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How to Choose an Electric Toothbrush

Research shows that electric toothbrushes are 21% better at removing plaque and 11% more likely to prevent gum disease. Therefore, buying this device is considered a good investment in the health of your teeth. And though the initial investment cost can be daunting, it’s still a good way to save money since several people can use one toothbrush with their personal nozzles.

5-Minute Crafts will tell you what types of electric toothbrushes there are and what to pay attention to when shopping for such a device.

The recommendations in the article are general. We advise that you contact your dentist to make sure there are no contraindications and to help you choose the right brush.

1. Types of electric toothbrushes

  • Mechanical: The cleansing head of such brushes is driven by a built-in motor. Thanks to this, the brush rotates, pulsates, reciprocates, and cleans the surface of the teeth.

  • Sonic: The oscillation of the brush comes from generating sound waves. They create a special range of movement with the bristles and form a homogeneous mixture of water, paste, and air inside the oral cavity. This mixture circulates and the flow of liquid in the mouth gets to the hard-to-reach areas where a lot of plaque tends to accumulate.

  • Ultrasonic: It’s the most powerful type of brush that’s based in ultrasonic technology. Due to the increased vibration, these brushes “accelerate” to 2.4 million movements per minute. If we compare these to sonic brushes, the speed of their vibration fluctuates between 9,000 and 40,000 movements per minute. The high frequency allows you to effectively destroy plaque without mechanical impact. All you need to do is put the brush on your teeth.

2. The movement of the head

Electric toothbrushes combine one or several types of movements.

  • Rotation: A small round head quickly rotates and makes many circular movements per minute.

  • Vibrations: The head vibrates, creating pulsations and the extra movement of bristles.

  • Oscillations: The head makes sweeping movements. It moves bristles from one side to the other or rotates, changing its direction after every spin.

  • Multidirectional: The head quickly moves from side to side, then up and down.

There is no convincing data that some movement types are better than others. However, research that compared the efficiency of regular toothbrushes and electric ones proved that rotation oscillation models are the best pick.

3. Heads

Big manufacturers offer a wide range of changeable heads. For example, one type can be good for regular tooth brushing, and the other one, for whitening and improving the condition of the gums. You can always use the same head or change it according to your current needs.

Also, heads are divided according to the stiffness of the bristles. It can be very soft, medium-hard, and hard. Experts recommend using a toothbrush with soft bristles. Harder bristles can damage the enamel on the teeth.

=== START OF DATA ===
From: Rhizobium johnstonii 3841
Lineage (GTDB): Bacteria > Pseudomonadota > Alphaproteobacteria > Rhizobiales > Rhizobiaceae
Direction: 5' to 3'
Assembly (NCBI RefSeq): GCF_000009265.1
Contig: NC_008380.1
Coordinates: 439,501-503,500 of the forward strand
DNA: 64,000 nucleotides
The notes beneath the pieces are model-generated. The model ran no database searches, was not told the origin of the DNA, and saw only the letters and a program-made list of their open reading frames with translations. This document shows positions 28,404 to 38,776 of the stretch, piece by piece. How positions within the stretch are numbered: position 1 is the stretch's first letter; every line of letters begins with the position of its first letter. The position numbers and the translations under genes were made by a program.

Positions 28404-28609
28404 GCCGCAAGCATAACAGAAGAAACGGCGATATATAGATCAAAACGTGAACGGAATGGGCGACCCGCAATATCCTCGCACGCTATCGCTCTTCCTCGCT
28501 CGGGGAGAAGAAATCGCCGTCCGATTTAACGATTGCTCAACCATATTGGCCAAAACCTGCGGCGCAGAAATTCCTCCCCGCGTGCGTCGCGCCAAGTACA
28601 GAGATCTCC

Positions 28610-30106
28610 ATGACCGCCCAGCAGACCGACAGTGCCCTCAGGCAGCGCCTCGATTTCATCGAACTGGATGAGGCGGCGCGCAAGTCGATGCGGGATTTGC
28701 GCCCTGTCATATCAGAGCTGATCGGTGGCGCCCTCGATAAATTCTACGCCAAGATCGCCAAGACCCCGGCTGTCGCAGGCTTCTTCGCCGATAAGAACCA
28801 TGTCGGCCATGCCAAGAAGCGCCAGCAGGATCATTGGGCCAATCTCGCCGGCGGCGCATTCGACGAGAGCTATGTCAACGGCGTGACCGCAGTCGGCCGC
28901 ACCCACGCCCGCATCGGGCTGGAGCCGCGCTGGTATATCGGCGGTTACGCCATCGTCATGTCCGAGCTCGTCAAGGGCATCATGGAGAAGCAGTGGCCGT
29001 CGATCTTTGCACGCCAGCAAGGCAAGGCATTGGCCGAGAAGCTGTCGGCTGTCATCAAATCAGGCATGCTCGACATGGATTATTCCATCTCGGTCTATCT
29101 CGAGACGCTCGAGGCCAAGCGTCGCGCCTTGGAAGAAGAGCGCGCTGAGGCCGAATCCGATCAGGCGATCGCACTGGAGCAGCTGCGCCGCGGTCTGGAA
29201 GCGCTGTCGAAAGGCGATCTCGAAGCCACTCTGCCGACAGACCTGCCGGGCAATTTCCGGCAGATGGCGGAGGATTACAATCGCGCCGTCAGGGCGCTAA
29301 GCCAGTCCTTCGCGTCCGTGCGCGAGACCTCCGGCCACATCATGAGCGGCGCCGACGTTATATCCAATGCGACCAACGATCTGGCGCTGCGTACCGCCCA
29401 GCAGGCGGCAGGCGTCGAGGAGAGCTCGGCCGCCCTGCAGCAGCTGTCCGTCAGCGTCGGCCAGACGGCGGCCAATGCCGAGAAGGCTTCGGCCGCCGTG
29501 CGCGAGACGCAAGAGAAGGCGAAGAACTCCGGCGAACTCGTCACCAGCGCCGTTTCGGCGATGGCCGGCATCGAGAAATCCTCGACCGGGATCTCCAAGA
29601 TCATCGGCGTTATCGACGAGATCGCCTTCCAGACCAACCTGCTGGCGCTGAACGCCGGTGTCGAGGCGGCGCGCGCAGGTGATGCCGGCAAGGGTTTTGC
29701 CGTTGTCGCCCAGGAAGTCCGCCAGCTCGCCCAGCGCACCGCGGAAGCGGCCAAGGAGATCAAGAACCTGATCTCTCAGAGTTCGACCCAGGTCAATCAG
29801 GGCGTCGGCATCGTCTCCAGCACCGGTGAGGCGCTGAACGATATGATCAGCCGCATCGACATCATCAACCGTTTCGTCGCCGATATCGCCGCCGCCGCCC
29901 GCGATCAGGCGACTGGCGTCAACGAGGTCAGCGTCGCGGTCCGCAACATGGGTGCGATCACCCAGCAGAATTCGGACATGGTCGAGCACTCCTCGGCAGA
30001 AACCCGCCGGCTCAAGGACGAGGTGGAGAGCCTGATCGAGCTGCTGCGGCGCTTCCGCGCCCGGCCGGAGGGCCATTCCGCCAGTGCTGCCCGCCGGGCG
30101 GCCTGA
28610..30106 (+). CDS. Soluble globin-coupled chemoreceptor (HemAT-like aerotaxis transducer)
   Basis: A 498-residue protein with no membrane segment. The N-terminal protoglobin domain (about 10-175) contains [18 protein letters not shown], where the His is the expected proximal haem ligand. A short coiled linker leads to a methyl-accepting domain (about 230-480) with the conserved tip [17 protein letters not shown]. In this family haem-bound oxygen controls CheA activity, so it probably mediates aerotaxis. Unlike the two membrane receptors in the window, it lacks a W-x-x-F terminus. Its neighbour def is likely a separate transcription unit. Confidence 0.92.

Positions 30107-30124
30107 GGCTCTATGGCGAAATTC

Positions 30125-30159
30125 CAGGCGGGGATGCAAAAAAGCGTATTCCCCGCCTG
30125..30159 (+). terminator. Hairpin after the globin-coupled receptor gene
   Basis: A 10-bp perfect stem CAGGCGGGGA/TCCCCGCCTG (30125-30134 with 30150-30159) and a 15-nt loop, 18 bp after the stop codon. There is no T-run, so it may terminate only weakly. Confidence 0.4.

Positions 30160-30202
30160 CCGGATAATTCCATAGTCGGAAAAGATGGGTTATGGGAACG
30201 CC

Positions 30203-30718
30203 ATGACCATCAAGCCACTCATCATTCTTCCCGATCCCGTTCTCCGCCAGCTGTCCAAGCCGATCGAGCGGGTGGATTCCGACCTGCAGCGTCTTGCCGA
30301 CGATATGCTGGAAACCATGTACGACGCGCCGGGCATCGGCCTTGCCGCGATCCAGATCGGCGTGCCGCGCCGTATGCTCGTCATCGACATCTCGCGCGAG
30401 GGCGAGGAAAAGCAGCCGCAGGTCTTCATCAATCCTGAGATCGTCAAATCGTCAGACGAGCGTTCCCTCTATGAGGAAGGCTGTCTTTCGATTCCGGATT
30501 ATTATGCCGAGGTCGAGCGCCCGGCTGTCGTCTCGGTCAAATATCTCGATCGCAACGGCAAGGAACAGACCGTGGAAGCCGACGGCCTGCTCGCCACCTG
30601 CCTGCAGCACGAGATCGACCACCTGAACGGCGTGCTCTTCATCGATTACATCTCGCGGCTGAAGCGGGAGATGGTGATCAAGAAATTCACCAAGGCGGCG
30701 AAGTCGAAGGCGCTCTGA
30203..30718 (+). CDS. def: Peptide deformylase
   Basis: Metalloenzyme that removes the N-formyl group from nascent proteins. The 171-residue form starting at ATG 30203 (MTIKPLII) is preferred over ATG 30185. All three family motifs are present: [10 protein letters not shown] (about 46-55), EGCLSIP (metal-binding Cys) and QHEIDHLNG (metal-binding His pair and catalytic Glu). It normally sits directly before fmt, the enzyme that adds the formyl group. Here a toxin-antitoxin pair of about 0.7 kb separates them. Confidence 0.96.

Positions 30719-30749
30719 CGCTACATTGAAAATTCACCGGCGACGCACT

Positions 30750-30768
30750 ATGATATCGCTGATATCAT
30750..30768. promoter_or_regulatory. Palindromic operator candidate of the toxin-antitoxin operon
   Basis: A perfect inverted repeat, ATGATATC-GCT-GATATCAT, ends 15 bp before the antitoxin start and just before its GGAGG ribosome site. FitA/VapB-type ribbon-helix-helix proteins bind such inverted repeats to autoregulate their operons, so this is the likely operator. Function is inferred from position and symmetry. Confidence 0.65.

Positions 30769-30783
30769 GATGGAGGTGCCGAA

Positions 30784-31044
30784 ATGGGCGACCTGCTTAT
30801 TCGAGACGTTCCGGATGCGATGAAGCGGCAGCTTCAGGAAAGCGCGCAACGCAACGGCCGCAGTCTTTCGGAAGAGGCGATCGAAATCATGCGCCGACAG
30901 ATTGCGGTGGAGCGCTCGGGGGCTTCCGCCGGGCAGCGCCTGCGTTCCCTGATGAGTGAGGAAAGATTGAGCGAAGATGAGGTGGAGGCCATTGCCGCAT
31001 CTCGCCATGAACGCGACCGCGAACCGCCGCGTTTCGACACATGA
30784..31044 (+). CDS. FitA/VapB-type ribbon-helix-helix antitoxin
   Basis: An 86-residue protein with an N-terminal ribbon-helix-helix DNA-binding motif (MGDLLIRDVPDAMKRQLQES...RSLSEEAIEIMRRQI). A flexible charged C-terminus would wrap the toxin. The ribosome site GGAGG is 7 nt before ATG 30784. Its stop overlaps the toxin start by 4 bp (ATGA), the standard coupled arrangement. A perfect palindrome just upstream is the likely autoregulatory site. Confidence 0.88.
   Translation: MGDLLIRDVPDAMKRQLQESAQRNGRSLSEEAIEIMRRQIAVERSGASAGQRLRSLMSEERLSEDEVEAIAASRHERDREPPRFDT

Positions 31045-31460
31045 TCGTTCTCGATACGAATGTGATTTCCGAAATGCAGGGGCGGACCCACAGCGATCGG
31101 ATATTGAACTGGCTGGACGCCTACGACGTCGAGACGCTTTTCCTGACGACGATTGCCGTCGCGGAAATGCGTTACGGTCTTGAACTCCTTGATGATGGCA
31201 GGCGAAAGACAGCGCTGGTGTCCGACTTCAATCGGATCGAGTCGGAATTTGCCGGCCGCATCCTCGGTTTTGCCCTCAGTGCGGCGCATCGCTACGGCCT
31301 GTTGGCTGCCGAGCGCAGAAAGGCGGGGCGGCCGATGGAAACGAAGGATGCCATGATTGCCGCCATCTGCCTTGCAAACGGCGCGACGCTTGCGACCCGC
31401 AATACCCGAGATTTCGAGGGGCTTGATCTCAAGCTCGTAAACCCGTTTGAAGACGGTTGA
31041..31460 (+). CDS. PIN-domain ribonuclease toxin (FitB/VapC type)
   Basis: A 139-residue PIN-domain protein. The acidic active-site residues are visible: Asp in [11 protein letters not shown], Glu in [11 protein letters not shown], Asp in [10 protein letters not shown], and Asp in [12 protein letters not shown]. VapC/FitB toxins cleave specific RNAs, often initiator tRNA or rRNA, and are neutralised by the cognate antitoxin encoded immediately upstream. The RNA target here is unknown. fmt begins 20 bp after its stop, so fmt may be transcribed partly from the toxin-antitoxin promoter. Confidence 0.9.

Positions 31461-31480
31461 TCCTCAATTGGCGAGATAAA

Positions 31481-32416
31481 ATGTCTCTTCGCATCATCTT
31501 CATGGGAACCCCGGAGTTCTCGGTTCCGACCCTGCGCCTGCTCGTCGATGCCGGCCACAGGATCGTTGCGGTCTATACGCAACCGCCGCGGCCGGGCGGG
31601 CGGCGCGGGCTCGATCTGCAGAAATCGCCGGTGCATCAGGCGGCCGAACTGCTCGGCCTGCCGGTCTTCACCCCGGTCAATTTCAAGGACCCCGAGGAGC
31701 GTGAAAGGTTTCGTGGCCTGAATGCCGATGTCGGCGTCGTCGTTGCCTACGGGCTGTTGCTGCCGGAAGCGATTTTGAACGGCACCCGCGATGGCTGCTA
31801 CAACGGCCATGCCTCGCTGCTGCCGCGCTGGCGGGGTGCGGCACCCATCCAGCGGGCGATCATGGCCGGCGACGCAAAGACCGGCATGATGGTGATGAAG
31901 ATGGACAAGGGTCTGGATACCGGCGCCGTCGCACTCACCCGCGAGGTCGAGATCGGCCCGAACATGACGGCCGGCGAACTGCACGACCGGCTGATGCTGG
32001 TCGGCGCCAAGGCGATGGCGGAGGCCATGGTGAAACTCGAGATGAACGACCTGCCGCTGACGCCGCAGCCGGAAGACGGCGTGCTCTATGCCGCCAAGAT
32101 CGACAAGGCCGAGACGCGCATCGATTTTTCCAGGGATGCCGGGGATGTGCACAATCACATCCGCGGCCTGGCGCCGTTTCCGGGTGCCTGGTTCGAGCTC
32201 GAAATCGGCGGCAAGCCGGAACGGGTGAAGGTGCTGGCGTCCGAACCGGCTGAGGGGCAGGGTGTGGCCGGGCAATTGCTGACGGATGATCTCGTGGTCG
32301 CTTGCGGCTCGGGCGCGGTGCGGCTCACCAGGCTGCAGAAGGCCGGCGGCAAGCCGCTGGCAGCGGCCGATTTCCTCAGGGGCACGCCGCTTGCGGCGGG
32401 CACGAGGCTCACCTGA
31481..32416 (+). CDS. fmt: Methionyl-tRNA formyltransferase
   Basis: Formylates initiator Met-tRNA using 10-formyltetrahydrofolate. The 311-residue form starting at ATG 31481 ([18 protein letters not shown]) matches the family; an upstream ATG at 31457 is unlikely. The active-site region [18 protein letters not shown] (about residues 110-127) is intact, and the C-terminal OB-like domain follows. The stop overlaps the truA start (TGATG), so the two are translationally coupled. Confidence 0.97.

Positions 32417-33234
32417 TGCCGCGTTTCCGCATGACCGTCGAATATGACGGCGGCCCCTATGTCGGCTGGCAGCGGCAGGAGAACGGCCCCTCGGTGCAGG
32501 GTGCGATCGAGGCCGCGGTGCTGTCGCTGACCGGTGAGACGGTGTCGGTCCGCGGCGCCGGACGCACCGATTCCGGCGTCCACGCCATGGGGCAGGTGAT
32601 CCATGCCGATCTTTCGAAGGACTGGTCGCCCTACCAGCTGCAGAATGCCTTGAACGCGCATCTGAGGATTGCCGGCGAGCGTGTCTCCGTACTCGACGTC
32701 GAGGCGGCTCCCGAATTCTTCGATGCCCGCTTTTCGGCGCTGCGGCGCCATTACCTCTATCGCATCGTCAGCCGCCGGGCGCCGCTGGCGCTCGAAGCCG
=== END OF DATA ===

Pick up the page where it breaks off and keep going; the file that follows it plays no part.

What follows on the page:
Moreover, it’s recommended to change the head of the brush every 3 months for optimal oral hygiene. That’s why you need to take into account not only the type of the head but also its cost when choosing the brush. In order to save some money, opt for a model with inexpensive removable heads and buy them in jumbo packs.

4. Cleaning modes

All electric toothbrushes have at least one cleansing mode. It’s called “clean” or “daily clean,” and it’s set by default. Such a mode is suitable for almost everyone.

Different models can have additional cleansing modes, which can include:

  • “whitening”
  • “gum care”
  • “for sensitive teeth”
  • “deep cleaning”
  • “tongue cleaning”

Each mode differs in power and cleaning time. Thus, the modes for deep cleaning and whitening typically last for 3 minutes instead of the usual 2, while the modes for sensitive teeth and gum care require less bristle movement for more gentle cleaning.

5. Source of power

Electric toothbrushes are either battery-powered or work from a built-in battery.

As a rule, battery-powered models cost less but you’ll have to spend money on replaceable batteries. However, you can save some cash here as well if you buy rechargeable batteries and charge them periodically.

Models with built-in batteries come together with a charger. Make sure to take note of how long the battery lasts and how often you’ll need to charge it before making the purchase.

6. Additional functions

  • The timer helps you to brush your teeth for 2 minutes precisely — that’s the time dentists recommend one should spend brushing their teeth. Some toothbrushes automatically stop after 2 minutes, while others start to vibrate when the timer stops.

  • The pressure sensor lets you know if you press too hard. Hard pressing can harm tooth enamel. The sensor warns you to weaken it with the help of light or sound signals.

  • Indicator bristles help you to replace the brush’s head in time. When a replacement is required, the bristles will slowly fade to white, losing their initial color.

  • Synchronization with a smartphone lets you control the cleaning process and gives you live instructions for better results.

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